Two crashes with quadruple fatalities have resulted in the region's highest year-to-date road toll in five years.
Sixteen people have died on Hawke's Bay roads so far this year, compared with 10 at the same time last September.
"It appears that alcohol was a pretty common feature and that's not just in those two crashes," Hawke's Bay Road Policing Sergeant Clint Adamson said.
"I think it's fair to say that we're disappointed in the number of people that we're still continuing to catch drink-driving."
Both crashes occurred in the rural area of Raupunga between Napier and Wairoa.
Four shearing gang workers were killed in Northern Hawke's Bay in January when the car they were travelling in crossed the centre line and hit an oncoming 4x4 vehicle towing a trailer and boat.
During Queen's Birthday weekend in June, farmhands Jack Huata, Paul Thomas Parata, Lou Phillip Wesley and James Raupita, were killed when their car crashed into a paddock on Waikare Rd near Putorino.
This year 191 people have died on New Zealand roads - three more than at the same time last September.
Most of the deaths were motorists aged over 60. But a top road policing officer says getting older drivers to hand in their keys is proving problematic.
Waikato has recorded the most road deaths so far this year with 36, closely followed by Auckland. Nelson/Marlborough has had the fewest deaths, with three.
The annual road toll has been declining over the past five years, with a record low last year of 284.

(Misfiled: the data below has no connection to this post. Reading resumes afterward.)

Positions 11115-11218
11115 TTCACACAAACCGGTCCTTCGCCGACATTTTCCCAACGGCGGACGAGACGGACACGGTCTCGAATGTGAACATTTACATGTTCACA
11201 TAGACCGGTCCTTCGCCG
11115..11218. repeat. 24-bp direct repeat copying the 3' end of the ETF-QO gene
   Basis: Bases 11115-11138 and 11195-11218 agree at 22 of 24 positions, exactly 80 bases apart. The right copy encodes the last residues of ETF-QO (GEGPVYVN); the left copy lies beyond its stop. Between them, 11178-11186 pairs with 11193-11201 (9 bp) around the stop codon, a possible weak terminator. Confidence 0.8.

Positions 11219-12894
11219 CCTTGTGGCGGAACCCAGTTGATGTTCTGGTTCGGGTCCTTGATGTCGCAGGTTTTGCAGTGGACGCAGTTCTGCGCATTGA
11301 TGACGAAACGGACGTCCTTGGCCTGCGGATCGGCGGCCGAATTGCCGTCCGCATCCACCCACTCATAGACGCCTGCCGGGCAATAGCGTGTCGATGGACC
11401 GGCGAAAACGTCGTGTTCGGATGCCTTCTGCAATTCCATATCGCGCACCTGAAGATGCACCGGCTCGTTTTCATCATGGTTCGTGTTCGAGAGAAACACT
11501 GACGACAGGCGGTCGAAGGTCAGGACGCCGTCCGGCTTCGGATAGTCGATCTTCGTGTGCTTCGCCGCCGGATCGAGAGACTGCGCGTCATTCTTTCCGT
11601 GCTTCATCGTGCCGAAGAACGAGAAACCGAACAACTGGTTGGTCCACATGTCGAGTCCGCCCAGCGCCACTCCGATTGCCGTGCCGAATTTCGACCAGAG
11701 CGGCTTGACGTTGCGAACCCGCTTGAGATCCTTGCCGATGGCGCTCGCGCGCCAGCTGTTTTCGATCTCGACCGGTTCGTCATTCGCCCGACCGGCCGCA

"There is a bigger focus by the road safety partner agencies - not just police - looking at the bigger picture and looking at all facets which might reduce the road toll," acting national road policing manager Superintendent Rob Morgan said.
"It's not just enforcement that is the answer, but the whole picture, what can we do about the roads, the roadside, better engineering, better education, what other things can we put in place as far as legislation is concerned?
"We genuinely feel that the majority of people out there are getting the message."
Though young, male drivers are usually considered the most dangerous, this year 57 people aged over-60 have died in road crashes, compared with 44 motorists aged 15 to 24.
Mr Morgan said New Zealand had an aging population and people were driving for longer.
But getting stubborn, aging drivers to hand in their keys had always been difficult, Mr Morgan said.
There was no clear solution and compulsory testing for aging drivers did not work.
"I don't have a silver bullet ... if I did, I'd be commissioner of police.
"We're looking for the population to recognise their own risks and self-manage those risks - that's the nirvana we're looking for."
Police or family members concerned about a driver's ability can currently apply to the New Zealand Transport Agency director - which has the power to request a compulsory driving assessment.
If the driver fails to undergo an assessment, their licence is automatically suspended.
Year to date
Five people were killed on Hawke's Bay roads while driving, eight were passengers, two were riding motorcycles and one was a pedestrian.